The decode-mode register (address 0x09) sets BCD code B (0-9, E, H, L, P, and -) or no-decode operation for each digit. Each bit in the register corresponds to one digit. A logic high selects code B decoding while logic low bypasses the decoder. When the code B decode mode is used, the decoder looks only at the lower nibble of the data in the digit registers (D3–D0), disregarding bits D4–D6. The D7 bit is independent of the decoder and turns the decimal point on if it is set (D7=1). For example, sending bytes 0x02 and 0x05 in sequence sets the DIG1 (second digit from the right) to display decimal 5. Similarly, 0x01 followed by 0x89 displays decimal 9 at DIG0 with its decimal point set. The following table provides the complete list of the code B font.

Code B font

When no-decode is selected, data bits D7–D0 correspond to the segment lines (A-G and DP) of the seven segment display.

No-Decode Mode Data Bits and Corresponding Segment Lines

Intensity control

The MAX7219 allows display brightness to be controlled through software by an internal pulse-width modulator (PWM). The PWM output is controlled by the lower nibble (D3-D0) of the intensity register (address 0x0A) and allows 16 brightness levels. The zero nibble value sets the display intensity to minimum, whereas all nibble bits set to 1 selects the maximum intensity level for the display.


The scan-limit register (address 0x0B) sets how many digits are to be displayed from 1 to 8. For a 4-digit display, the scan-limit register value should be set to 0x03.


The display-test register has address 0x0F and allows to turn all LEDs on by overriding, but not altering, the values of the control and digit registers. In order to enable the display-test mode, the D0 bit of the display-test register must be set. The same bit must be cleared to get back to the normal operation.

Interfacing with a microcontroller

The serial 7-segment LED display module can be interfaced with any microcontroller that has 3 I/O pins available. If the microcontroller features a built-in hardware SPI, then the display module can be interfaced as a SPI slave device. In that case the SPI signal lines SDO (serial data out), SCLK (serial clock), and SS (slave select) from the microcontroller can be directly connected to the MOSI, CLK, and CS pins labeled on the display module. CS is active low signal.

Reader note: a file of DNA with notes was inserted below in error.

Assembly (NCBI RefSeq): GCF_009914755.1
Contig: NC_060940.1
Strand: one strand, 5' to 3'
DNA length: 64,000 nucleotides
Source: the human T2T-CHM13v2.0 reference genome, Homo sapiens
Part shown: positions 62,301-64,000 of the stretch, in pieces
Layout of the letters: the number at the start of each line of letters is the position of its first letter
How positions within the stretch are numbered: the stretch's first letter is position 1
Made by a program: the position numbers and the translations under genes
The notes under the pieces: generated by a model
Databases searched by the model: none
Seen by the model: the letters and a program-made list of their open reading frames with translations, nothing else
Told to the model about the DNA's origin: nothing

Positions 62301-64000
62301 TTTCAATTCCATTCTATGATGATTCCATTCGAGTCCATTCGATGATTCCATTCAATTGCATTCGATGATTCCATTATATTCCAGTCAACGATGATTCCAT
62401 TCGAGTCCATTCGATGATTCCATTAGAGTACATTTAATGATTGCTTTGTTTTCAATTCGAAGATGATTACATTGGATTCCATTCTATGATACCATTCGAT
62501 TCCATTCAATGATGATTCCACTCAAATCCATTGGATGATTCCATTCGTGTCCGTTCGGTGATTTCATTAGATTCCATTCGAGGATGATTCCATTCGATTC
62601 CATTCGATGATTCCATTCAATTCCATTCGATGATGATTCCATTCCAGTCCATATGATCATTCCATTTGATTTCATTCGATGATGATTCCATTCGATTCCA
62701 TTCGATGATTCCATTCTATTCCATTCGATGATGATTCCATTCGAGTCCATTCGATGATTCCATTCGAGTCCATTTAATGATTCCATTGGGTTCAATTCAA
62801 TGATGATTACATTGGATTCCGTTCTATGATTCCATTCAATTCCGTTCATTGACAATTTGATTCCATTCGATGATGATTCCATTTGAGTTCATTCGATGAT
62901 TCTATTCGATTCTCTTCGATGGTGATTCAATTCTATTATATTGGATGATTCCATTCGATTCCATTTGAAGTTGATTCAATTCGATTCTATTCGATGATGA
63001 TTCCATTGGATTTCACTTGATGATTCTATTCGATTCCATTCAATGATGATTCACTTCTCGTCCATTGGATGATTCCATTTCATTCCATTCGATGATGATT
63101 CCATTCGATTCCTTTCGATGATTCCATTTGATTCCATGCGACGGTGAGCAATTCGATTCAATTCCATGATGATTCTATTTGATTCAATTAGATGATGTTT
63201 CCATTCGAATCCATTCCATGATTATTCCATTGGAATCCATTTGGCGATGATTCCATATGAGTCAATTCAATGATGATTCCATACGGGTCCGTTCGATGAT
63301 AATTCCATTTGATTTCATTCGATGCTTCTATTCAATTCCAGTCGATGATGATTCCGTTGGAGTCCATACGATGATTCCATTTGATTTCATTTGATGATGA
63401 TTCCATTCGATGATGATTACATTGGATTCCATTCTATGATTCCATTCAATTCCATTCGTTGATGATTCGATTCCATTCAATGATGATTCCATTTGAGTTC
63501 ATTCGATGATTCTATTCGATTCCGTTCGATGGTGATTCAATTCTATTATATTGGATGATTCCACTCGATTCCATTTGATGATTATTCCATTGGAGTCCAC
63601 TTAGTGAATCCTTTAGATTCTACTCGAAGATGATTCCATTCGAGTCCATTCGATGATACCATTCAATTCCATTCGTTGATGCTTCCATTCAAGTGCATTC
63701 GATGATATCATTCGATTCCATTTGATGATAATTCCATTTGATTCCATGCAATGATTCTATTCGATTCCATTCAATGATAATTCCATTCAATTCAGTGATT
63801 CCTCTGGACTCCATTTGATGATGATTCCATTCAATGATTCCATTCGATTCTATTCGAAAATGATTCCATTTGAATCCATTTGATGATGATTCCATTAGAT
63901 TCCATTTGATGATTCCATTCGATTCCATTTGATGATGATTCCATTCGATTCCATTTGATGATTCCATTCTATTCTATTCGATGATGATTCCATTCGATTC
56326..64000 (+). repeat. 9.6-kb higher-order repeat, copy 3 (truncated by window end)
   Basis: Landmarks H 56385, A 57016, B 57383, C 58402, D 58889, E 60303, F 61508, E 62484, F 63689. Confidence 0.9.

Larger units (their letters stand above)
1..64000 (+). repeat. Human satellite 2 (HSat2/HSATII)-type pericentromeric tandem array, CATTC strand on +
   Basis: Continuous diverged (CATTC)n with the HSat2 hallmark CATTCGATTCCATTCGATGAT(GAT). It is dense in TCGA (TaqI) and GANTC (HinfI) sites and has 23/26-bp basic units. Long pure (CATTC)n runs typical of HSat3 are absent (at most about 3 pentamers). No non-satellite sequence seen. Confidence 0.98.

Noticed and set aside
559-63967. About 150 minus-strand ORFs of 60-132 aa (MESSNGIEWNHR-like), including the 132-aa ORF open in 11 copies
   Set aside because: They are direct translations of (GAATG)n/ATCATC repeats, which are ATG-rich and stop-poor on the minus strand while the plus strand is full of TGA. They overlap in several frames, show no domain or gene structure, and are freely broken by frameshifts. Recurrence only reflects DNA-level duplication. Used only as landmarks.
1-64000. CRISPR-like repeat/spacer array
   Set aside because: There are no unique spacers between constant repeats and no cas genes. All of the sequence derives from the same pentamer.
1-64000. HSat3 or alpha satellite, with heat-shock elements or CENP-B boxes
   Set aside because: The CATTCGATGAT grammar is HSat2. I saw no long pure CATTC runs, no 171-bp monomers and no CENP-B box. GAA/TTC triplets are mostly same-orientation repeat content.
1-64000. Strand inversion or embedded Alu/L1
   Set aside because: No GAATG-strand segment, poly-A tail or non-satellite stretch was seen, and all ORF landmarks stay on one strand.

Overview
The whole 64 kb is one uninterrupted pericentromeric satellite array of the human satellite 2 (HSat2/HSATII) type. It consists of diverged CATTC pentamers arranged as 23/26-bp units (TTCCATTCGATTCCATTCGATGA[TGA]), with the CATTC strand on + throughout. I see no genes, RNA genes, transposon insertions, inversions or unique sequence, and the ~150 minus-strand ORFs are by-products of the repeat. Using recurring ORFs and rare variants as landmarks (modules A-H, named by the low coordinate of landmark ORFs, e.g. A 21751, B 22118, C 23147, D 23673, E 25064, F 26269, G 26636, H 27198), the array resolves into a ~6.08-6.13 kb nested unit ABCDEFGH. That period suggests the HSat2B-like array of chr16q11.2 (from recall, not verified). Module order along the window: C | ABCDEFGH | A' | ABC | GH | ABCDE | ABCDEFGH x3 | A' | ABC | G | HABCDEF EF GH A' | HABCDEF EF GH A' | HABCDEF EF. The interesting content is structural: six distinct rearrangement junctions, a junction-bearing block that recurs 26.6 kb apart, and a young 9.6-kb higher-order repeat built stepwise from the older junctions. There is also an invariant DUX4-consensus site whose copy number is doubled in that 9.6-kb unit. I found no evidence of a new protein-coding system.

In case the host microcontroller doesn’t have a hardware SPI module, the interface can be implemented in software. The SPI communication starts with holding CS pin LOW and then sending 16 bits of data serially (MSB first) over the MOSI pin at the rising edge of CLK signal, and finally pulling the CS pin back to HIGH. The following example illustrates how to write a software SPI routine to drive the display module with three general purpose I/O pins of the PIC12F683 microcontroller. The program is written in mikroC Pro for PIC compiler but can be easily modified for other high-level compilers. The GP0, GP1, and GP2 pins of the PIC12F683 drives the CS, MOSI, and CLK pins, respectively, of the 7-segment display module to create a 4-digit up-counter. The counter counts from 0000 to 9999 and then reset to zero and start again.

// Define Soft-SPI connections
#define CS_Pin       GP0_bit
#define MOSI_Pin     GP1_bit
#define CLK_Pin      GP2_bit
void SPI_Write_Byte(unsigned short num){
 unsigned short t, Mask, Flag;
 CLK_Pin = 0;
 Mask = 128;
 for (t=0; t<8; t++){
  Flag = num & Mask;
  if(Flag == 0) MOSI_Pin = 0;
  else MOSI_Pin = 1;
  CLK_Pin = 1;
  CLK_Pin = 0;
  Mask = Mask >> 1;
void MAX7219_INIT() {
  // Disable Shutdown mode
  CS_Pin = 0;              // CS pin is pulled LOW
  SPI_Write_Byte(0x0C);    // Select Shutdown register
  SPI_Write_Byte(0x01);    // Set D0 bit to return to normal operation